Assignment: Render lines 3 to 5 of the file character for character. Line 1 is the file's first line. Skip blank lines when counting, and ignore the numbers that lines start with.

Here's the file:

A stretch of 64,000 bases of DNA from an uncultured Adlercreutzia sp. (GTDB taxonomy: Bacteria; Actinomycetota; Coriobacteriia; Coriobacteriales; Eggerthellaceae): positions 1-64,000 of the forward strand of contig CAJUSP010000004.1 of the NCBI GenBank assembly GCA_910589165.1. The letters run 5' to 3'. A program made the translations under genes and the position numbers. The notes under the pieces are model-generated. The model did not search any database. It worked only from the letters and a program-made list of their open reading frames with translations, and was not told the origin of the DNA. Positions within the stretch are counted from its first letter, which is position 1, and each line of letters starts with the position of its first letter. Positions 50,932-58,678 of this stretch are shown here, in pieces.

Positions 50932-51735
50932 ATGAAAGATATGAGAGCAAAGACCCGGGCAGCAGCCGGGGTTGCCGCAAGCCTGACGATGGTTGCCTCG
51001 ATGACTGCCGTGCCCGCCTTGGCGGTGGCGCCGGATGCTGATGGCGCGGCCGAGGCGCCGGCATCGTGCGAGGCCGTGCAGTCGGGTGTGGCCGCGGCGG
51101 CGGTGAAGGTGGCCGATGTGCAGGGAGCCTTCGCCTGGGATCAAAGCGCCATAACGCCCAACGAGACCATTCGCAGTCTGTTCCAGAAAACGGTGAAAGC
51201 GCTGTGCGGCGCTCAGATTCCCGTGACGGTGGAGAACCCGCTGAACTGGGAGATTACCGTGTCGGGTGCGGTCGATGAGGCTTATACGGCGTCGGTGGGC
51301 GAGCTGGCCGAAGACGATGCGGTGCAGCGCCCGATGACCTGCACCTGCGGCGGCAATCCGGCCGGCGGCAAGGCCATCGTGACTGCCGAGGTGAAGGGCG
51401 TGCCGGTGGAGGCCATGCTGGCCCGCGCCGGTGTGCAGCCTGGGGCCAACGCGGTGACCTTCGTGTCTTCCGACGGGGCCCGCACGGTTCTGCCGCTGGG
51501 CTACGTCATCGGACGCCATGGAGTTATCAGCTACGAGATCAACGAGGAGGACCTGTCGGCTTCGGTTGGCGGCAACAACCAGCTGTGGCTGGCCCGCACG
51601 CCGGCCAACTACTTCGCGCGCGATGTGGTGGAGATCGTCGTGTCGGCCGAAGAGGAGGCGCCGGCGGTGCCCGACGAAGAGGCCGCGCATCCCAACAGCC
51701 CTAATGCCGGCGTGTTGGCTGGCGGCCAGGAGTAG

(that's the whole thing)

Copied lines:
50932 ATGAAAGATATGAGAGCAAAGACCCGGGCAGCAGCCGGGGTTGCCGCAAGCCTGACGATGGTTGCCTCG
51001 ATGACTGCCGTGCCCGCCTTGGCGGTGGCGCCGGATGCTGATGGCGCGGCCGAGGCGCCGGCATCGTGCGAGGCCGTGCAGTCGGGTGTGGCCGCGGCGG
51101 CGGTGAAGGTGGCCGATGTGCAGGGAGCCTTCGCCTGGGATCAAAGCGCCATAACGCCCAACGAGACCATTCGCAGTCTGTTCCAGAAAACGGTGAAAGC